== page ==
Collateral Thinking: How Can You Ensure That a Major Debtor Won't Leave Your Business Seriously out of Pocket If It Defaults? Mark Anderson Explains How Companies Are Using Asset Tracing Methods to Manage the Risk

By Anderson, Mark | Financial Management (UK), March 2009 | Go to article overview

Collateral Thinking: How Can You Ensure That a Major Debtor Won't Leave Your Business Seriously out of Pocket If It Defaults? Mark Anderson Explains How Companies Are Using Asset Tracing Methods to Manage the Risk


Anderson, Mark, Financial Management (UK)


"Asset tracing" is a term that's usually applied to the process of tracking down and recovering stolen funds stashed in offshore jurisdictions by international fraudsters and errant dictators. Yet, as traditional risk assessment measures and published financial data become increasingly unreliable in these uncertain times, many organisations are using asset tracing methods to improve their understanding of their financial risks and exposures in other situations.

Asset tracing has applications in areas such as:

* Assessing whether an external trading partner has enough assets to meet its obligations under a credit agreement.

* Evaluating actual underlying assets in equity and bond investments.

* Estimating asset values as a precursor to an administrative appointment or legal proceedings.

* Locating assets against which to enforce court orders and arbitration awards.

The complexities of today's global financial system make the tracing and identification of assets much harder than it was in previous economic downturns. This is largely because of the growth in the scale of the system itself, the increased number and availability of offshore jurisdictions and the sheer complexity of credit instruments.

At its simplest, an asset tracing investigation may involve two types of analysis: tracking the money from its last known position to its final destination--which is known as "tracing fund flows from A to Z"--and searching for title to assets held by counterparties--known as "searching for underlying assets at point Z" (see panel opposite page). A successful tracing exercise in a fraud case usually involves painstaking work at both ends of the flow of funds. Often the smallest of leads, derived from a witness interview, document review or external source, becomes the vital link in the chain of evidence. For instance, an apparently throwaway remark about a visit to Spain in a recent fraud case interview led to the identification of significant Spanish real-estate interests acquired using the proceeds of the fraud.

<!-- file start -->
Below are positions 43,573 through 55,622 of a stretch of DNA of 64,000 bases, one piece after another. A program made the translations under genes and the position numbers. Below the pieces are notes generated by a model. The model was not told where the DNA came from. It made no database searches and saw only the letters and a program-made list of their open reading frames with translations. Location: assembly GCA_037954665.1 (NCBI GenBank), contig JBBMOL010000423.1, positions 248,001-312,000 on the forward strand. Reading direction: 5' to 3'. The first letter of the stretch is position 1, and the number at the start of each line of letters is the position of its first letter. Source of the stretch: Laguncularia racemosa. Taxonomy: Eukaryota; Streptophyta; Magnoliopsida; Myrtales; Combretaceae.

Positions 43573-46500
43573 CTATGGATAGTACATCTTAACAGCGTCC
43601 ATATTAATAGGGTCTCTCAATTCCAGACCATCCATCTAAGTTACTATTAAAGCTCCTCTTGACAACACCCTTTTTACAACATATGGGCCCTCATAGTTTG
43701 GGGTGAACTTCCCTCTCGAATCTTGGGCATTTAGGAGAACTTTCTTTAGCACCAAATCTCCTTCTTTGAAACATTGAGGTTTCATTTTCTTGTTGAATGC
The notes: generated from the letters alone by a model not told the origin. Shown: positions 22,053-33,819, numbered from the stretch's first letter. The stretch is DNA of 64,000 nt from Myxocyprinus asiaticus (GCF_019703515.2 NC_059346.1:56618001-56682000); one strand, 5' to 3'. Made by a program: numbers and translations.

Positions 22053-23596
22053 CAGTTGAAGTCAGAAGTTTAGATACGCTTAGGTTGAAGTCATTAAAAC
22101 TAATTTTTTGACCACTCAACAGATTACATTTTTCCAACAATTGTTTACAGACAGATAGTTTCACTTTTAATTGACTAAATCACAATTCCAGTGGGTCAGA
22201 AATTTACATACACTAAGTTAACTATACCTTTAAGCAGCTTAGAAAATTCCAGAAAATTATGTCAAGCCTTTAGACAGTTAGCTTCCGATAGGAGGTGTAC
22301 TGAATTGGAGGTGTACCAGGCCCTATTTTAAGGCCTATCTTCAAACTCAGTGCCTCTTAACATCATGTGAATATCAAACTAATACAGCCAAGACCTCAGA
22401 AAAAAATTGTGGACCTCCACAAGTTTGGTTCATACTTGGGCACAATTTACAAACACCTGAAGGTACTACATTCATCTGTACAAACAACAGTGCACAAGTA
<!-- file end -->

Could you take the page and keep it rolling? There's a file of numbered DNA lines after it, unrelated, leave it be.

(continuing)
Although such processes can be lengthy, some of these techniques may be used independently and in less complex ways to solve other problems. For example, in order to invoke freezing orders and other legal remedies, a claimant in receipt of a court order or arbitration award will need to demonstrate only that the respondent has title to assets of a sufficient value to satisfy the order or award. Some ingenuity may need to be applied in an international asset search. For instance, it is favourable to identify title to illiquid assets in jurisdictions that are more amenable to judgments from international courts, but once enough assets have been identified and title can be clearly shown, no further work need be done.

Similarly, it may be sufficient for investors in bonds or equities to determine title to underlying assets held by those instruments through research at point Z, instead of embarking on a costly and time-consuming tracing exercise from A to Z. For instance, in a recent project, a client of my firm took control of a portfolio of unlisted stocks and international real-estate assets in an acquisition and sought independent verification that the title to the underlying assets had indeed been transferred and that there were no undisclosed competing claims to those assets. We achieved this through a comprehensive analysis of various ownership records without the need for a detailed interrogation of the managers and administrators of those investments.

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In the current market conditions, financial institutions are particularly worried about possible defaults by debtors. This level of concern is likely to continue over the next 12 months. In such circumstances it pays creditors to keep track of any assets provided as security or under personal guarantee by major debtors. This allows them to stay abreast of any ownership or valuation changes, which may be warning signs, and also to enable administrators to move quickly to secure assets if required.

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Collateral Thinking: How Can You Ensure That a Major Debtor Won't Leave Your Business Seriously out of Pocket If It Defaults? Mark Anderson Explains How Companies Are Using Asset Tracing Methods to Manage the Risk
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